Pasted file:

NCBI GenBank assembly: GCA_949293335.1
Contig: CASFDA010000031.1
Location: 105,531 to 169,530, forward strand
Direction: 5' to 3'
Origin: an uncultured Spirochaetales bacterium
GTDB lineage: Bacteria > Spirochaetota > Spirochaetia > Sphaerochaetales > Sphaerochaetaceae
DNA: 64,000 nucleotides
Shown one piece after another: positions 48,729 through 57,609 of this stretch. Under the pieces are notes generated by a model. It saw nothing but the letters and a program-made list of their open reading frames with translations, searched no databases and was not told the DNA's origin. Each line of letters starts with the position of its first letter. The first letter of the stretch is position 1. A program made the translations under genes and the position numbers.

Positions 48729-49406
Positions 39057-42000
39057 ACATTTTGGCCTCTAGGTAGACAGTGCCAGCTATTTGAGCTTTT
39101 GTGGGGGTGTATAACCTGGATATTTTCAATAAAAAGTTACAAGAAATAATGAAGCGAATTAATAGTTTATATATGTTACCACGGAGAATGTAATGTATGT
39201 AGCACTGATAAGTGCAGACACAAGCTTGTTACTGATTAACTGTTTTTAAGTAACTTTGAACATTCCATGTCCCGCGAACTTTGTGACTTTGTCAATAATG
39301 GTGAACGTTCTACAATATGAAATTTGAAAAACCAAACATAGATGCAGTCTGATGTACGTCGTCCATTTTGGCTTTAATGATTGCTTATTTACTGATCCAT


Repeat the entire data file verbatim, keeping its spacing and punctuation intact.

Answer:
NCBI GenBank assembly: GCA_949293335.1
Contig: CASFDA010000031.1
Location: 105,531 to 169,530, forward strand
Direction: 5' to 3'
Origin: an uncultured Spirochaetales bacterium
GTDB lineage: Bacteria > Spirochaetota > Spirochaetia > Sphaerochaetales > Sphaerochaetaceae
DNA: 64,000 nucleotides
Shown one piece after another: positions 48,729 through 57,609 of this stretch. Under the pieces are notes generated by a model. It saw nothing but the letters and a program-made list of their open reading frames with translations, searched no databases and was not told the DNA's origin. Each line of letters starts with the position of its first letter. The first letter of the stretch is position 1. A program made the translations under genes and the position numbers.

Positions 48729-49406
Positions 39057-42000
39057 ACATTTTGGCCTCTAGGTAGACAGTGCCAGCTATTTGAGCTTTT
39101 GTGGGGGTGTATAACCTGGATATTTTCAATAAAAAGTTACAAGAAATAATGAAGCGAATTAATAGTTTATATATGTTACCACGGAGAATGTAATGTATGT
39201 AGCACTGATAAGTGCAGACACAAGCTTGTTACTGATTAACTGTTTTTAAGTAACTTTGAACATTCCATGTCCCGCGAACTTTGTGACTTTGTCAATAATG
39301 GTGAACGTTCTACAATATGAAATTTGAAAAACCAAACATAGATGCAGTCTGATGTACGTCGTCCATTTTGGCTTTAATGATTGCTTATTTACTGATCCAT